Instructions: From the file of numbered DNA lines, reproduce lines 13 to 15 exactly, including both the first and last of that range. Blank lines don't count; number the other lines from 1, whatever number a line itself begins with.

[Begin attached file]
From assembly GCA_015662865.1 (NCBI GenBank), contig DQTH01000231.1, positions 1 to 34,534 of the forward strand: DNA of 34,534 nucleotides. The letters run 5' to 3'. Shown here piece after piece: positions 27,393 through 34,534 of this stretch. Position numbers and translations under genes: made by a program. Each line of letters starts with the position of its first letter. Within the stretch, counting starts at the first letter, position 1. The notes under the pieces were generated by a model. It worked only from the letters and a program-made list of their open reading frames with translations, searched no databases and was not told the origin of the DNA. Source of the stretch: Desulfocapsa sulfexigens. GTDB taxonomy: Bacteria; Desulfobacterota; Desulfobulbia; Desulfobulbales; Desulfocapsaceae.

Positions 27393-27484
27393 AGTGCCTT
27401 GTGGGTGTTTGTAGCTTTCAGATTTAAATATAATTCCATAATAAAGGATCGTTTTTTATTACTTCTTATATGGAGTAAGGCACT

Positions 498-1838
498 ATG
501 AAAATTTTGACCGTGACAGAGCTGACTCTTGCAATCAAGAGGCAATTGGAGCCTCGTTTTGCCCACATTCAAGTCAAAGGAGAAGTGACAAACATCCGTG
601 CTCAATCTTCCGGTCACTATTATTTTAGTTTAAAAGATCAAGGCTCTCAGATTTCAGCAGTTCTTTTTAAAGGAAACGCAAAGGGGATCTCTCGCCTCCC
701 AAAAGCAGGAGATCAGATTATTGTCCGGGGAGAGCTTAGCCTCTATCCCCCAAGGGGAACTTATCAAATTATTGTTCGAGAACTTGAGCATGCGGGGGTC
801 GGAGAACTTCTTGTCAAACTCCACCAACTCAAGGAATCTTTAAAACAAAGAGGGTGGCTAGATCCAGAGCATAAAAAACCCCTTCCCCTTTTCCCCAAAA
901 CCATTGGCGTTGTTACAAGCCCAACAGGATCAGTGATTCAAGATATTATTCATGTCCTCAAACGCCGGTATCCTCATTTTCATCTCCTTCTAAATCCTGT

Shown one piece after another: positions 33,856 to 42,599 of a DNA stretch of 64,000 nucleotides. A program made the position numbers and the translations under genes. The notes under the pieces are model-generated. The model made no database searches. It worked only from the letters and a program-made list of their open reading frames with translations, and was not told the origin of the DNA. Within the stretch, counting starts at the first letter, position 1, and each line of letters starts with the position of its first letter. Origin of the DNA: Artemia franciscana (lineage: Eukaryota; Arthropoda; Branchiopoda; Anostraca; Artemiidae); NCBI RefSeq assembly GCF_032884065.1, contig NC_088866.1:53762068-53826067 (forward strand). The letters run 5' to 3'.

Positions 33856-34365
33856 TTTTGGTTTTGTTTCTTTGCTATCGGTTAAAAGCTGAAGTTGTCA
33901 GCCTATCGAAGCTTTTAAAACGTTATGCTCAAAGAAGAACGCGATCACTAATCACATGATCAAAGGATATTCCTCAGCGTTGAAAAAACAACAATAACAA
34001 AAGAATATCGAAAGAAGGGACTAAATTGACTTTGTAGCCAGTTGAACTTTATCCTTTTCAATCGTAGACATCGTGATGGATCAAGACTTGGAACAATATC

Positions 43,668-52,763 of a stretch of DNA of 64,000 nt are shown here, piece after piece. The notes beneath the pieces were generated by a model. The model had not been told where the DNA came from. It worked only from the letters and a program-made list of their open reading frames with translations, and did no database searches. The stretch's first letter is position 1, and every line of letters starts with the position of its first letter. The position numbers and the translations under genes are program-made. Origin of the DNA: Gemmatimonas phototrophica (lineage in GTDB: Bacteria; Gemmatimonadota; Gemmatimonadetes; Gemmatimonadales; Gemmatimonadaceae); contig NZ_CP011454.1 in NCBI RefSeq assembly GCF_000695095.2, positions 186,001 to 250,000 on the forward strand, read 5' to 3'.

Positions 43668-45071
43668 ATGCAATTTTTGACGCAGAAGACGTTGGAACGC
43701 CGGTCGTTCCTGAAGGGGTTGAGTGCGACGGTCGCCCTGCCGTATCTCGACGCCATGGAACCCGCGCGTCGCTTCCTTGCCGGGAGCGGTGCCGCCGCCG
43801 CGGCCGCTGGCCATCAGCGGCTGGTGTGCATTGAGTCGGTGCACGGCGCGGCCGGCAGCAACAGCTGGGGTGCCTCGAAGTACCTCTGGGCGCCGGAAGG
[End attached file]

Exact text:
Positions 33856-34365
33856 TTTTGGTTTTGTTTCTTTGCTATCGGTTAAAAGCTGAAGTTGTCA
33901 GCCTATCGAAGCTTTTAAAACGTTATGCTCAAAGAAGAACGCGATCACTAATCACATGATCAAAGGATATTCCTCAGCGTTGAAAAAACAACAATAACAA